Would you read this if it didn’t draw you in? Then don’t expect your audience to listen to you if your talk doesn’t do the same. When you open your speech with a bang, you get the attention of the audience. This is a very important stage in your speech. […]
Monthly Archives: November 2010
Every time I stand up to give a speech, my stomach does flip flops because, for some reason, my body thinks that standing up in front of an audience to speak is just like facing a great danger to my person. My body prepares for fight or flight. I’m sure […]
Are you a natural-born good speaker?
Unless you just took to the stage like a fish to water, you are more likely to be among the majority of the population that takes to public speaking more like a newborn calf — wobbly at first, but gaining ability through experience.
You don’t need to be born with the gift of eloquence in order to be good at public speaking. Like a lot of skills, public speaking can be learned. And, luckily enough, there are plenty of training opportunities available to you. Here are just a few:
Public speaking skills can take you far. The benefits of being a good public speaker do not only stop at name recognition. You can take control of your time, build a business around your core expertise, travel as much or as little as you like and more. Having a public […]
Your body movement during your presentation has the ability to strengthen the impact of your message … or it can be a serious distraction.
One of your goals as a speaker is to look so natural with your movements and with what you say that no one even notices that you are using intonation and inflection or body movement as a means of emphasizing the points of your speech.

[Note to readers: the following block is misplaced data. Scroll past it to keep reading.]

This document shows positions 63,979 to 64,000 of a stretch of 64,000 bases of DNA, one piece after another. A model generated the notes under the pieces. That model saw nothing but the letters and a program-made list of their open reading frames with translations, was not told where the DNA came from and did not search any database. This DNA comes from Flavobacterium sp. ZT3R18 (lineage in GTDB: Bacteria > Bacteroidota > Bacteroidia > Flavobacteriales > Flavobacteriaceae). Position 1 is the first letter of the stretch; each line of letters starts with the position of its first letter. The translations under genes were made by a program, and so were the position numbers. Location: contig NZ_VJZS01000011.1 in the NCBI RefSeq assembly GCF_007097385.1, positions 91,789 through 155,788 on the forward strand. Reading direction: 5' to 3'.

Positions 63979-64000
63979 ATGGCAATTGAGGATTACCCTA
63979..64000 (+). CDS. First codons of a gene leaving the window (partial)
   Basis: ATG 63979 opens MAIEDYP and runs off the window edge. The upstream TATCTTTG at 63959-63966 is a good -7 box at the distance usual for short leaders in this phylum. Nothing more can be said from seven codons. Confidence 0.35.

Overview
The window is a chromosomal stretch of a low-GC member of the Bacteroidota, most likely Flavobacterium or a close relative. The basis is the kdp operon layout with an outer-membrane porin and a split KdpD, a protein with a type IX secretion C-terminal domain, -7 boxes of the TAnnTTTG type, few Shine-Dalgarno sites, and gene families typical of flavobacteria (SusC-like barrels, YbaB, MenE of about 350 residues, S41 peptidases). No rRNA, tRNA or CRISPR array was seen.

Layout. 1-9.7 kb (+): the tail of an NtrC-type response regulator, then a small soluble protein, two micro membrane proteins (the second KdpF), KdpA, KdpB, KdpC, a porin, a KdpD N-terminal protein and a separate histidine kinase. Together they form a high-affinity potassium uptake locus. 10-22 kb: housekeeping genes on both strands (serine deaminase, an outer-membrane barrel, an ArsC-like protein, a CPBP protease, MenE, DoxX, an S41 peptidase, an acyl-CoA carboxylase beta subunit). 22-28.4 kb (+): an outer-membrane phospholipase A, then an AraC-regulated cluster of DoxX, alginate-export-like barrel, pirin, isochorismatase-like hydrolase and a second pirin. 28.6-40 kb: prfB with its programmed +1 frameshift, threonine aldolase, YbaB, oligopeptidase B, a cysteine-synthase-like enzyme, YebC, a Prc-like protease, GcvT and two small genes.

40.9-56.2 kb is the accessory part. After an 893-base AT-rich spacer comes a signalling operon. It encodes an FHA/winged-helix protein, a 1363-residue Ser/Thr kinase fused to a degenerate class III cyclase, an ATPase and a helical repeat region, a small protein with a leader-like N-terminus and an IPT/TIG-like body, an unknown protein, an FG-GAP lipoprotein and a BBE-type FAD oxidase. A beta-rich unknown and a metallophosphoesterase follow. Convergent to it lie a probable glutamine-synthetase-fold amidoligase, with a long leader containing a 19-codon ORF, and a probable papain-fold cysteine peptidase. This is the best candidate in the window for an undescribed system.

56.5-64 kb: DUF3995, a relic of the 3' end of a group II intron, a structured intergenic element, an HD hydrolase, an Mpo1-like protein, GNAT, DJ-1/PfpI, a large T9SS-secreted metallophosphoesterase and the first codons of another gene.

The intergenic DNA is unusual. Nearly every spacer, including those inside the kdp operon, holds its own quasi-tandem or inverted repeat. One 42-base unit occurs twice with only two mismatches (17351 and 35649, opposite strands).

So, what kinds of mannerisms are distracting?
One of the most common reasons people fear public speaking is that they blank out and forget their entire speech. I remember when I was competing on the speech team in high school, I did a speech on memory. In the middle of the speech during the competition, I blanked out and ended up saying something stupid like, “And it does this [blanked out, paused] for many reasons.”
Sometimes it feels like you can practice and practice and practice and when the moment comes that you need to remember your presentation, everything goes blank!
However, there are ways that you can fool proof your message so that the parts you actually have to memorize are minimal. You do this by incorporating triggers into your presentation. These triggers can be things like power point slides, props, and stories that you scatter throughout your speech.
What the triggers do is prompt you to talk about the next point in your presentation. The triggers also serve as a spring board for helping you remember what to say next. There are four primary ways to remember your presentation.
The real success of every presentation is leaving your audience with something of value. What do they get out of spending time listening to your presentation?
Many people believe that they need natural brilliance in speaking and presenting well. They believe that they need to be polished, smart, witty and charming all before they actually start to build a speech. Those attributes can come naturally, but most often, they come as a result of passion, knowledge and practice.
One of the most important factors in a successful presentation is serving the needs of your audience.
Going back to the idea that you need to leave your audience with something of value, caring for your audience’s needs doesn’t require perfection.
You can make mistakes during your speech and it’s going to be okay.